Spidercloud have designed their system with this paranoid security mindset, and this has been further tightened up after strict 3rd party security audits in Vodafone labs.

"They [Vodafone] really raised the bar from a security perspective to achieve production grade certification for their networks. It was an extremely long journey to exit the Vodafone labs into a production environment - but we valued working with a major operator who really believes in it, and then insisted taking these new products into production responsibly. The last thing anyone wants to be is on the front page of the Wall Street Journal in a bad way!"

Simple is the new smart approach

SpiderCloud's radio nodes are simple, based on a small cell SoC (System on a Chip), and don't retain an operating system when they are removed from service. This prevents a missing radio node from being hacked into and being compromised. The security certificate (a big long prime number) isn't stored in easily accessible RAM or other readable memory. Instead a TPM (Trusted Platform Module) vault is used as found in corporate laptops and servers – a special cryptoprocessor chip holds the certificate and will respond only to verification requests.

The software load is signed code which is validated before booting up, and only a very few IP services are enabled. All communications with the external controller are encrypted using IPsec and using the certificates issued to the system. This strategy limits the IPSec tunnels to other devices with the correct certificates provisioned in them.

The architecture includes a Services Node which is located onsite, co-ordinating the radio nodes within a building and also providing a range of Enterprise services. Again, this box uses a TPM Vault with signed code, connects over IPSec through a few tightly specified ports. It's remotely configured by the network operator, deliberately a separate task so that the installers never hold the "Keys to the Kingdom" and can't bypass security access.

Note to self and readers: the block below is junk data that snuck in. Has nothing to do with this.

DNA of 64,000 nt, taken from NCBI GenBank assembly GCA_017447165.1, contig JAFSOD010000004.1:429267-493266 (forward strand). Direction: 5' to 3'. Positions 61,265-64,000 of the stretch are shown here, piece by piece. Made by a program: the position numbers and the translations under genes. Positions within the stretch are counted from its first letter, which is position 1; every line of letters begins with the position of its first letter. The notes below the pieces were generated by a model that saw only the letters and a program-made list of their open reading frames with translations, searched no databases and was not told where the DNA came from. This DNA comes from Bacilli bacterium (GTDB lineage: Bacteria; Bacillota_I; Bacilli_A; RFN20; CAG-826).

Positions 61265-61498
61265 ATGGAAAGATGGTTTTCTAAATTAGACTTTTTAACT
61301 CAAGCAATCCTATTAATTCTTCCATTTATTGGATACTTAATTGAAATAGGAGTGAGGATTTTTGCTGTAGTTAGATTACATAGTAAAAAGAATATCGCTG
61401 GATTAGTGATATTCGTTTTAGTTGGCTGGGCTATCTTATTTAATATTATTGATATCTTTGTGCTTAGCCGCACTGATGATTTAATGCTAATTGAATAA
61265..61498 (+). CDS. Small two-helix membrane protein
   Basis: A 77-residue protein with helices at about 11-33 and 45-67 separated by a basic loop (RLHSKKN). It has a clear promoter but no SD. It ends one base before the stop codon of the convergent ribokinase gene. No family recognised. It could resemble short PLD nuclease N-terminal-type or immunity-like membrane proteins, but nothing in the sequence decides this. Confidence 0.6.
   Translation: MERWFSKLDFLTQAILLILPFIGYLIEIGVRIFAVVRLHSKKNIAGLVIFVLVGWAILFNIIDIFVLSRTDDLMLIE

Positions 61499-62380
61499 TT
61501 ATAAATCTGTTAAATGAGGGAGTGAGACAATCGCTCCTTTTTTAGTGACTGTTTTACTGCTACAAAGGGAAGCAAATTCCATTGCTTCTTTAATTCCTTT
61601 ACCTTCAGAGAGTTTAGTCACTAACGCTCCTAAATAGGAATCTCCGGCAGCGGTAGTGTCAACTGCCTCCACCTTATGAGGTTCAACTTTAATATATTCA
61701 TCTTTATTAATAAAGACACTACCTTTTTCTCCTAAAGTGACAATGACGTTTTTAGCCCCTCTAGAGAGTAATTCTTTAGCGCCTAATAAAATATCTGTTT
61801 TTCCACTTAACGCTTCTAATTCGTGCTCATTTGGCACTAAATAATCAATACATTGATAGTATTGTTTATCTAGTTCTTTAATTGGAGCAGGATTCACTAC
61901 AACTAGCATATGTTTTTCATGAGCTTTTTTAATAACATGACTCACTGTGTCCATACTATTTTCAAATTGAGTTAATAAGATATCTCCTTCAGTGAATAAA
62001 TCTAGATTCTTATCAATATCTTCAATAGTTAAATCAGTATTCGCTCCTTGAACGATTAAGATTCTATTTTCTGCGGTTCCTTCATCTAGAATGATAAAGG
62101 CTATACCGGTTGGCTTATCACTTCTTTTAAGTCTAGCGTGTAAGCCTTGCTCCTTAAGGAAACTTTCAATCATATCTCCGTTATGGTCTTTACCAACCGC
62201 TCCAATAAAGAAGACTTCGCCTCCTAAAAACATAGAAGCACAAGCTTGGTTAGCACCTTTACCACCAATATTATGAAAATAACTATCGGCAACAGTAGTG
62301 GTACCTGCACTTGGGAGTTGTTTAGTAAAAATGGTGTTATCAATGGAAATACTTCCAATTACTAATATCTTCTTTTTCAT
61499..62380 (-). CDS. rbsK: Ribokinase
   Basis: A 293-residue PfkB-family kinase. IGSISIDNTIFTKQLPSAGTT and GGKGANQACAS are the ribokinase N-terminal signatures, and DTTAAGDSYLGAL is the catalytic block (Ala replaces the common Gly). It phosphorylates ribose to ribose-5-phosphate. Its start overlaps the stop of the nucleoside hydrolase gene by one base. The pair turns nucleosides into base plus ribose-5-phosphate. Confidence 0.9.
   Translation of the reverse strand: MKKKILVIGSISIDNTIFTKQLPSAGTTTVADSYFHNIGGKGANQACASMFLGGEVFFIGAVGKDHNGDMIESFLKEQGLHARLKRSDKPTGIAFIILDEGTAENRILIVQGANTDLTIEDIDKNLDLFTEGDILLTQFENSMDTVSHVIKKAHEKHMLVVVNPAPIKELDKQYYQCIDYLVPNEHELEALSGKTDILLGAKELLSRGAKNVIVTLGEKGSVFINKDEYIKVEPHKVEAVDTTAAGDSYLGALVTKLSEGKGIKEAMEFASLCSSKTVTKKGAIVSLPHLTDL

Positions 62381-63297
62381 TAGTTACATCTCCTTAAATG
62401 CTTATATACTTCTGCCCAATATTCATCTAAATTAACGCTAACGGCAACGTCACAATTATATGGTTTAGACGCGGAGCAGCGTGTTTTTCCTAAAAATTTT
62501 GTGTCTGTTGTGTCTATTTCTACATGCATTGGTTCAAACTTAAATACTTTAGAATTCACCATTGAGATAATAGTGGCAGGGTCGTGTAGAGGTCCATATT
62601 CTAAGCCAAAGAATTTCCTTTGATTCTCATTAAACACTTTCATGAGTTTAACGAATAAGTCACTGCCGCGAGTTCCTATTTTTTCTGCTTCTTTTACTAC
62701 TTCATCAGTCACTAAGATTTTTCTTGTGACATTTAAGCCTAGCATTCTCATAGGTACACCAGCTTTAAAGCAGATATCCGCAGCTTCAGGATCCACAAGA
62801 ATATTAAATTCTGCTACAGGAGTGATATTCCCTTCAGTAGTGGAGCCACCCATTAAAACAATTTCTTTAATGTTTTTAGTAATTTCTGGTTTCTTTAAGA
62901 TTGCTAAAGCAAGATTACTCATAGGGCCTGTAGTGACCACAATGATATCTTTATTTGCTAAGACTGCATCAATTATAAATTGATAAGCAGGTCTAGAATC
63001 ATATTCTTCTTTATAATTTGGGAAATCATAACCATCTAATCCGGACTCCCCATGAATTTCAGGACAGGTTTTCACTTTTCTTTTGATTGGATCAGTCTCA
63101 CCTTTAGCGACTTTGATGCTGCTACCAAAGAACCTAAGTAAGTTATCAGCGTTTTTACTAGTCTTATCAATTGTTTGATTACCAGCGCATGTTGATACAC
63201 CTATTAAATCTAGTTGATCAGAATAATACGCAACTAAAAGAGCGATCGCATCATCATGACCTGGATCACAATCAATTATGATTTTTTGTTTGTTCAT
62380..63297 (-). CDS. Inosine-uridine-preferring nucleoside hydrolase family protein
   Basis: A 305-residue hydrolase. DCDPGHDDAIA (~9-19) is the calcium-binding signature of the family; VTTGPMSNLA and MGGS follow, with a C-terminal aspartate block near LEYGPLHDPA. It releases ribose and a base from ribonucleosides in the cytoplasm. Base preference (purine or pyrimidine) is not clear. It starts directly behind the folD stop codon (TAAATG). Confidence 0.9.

Spidercloud also did a lot of work to ensure that a rogue employee couldn't "launder" the connections into the Services Node. Many common IP services are disabled, and you can't Telnet via SSH into it – it's not designed for real-time online configuration. Instead, parameters are uploaded/downloaded from the central management system, with only minimal command line functions for simple configuration and factory reset operations.

Local Service Delivery

Art believes that no enterprise is going to take a service natively from a mobile operator directly on to their LAN. It must either be delivered from either within the DMZ or another arbitrated control point. This means the Small Cell can't deliver service itself.

"We've put a lot of thought into what types of services would be appropriate for enterprise and how they would run. We hope that people are thinking this through and taking a conservative approach that also works from both financial and business perspective."

Further reading

Read more on all aspects of Enterprise Small Cells at SpiderCloud's Enterprise Insider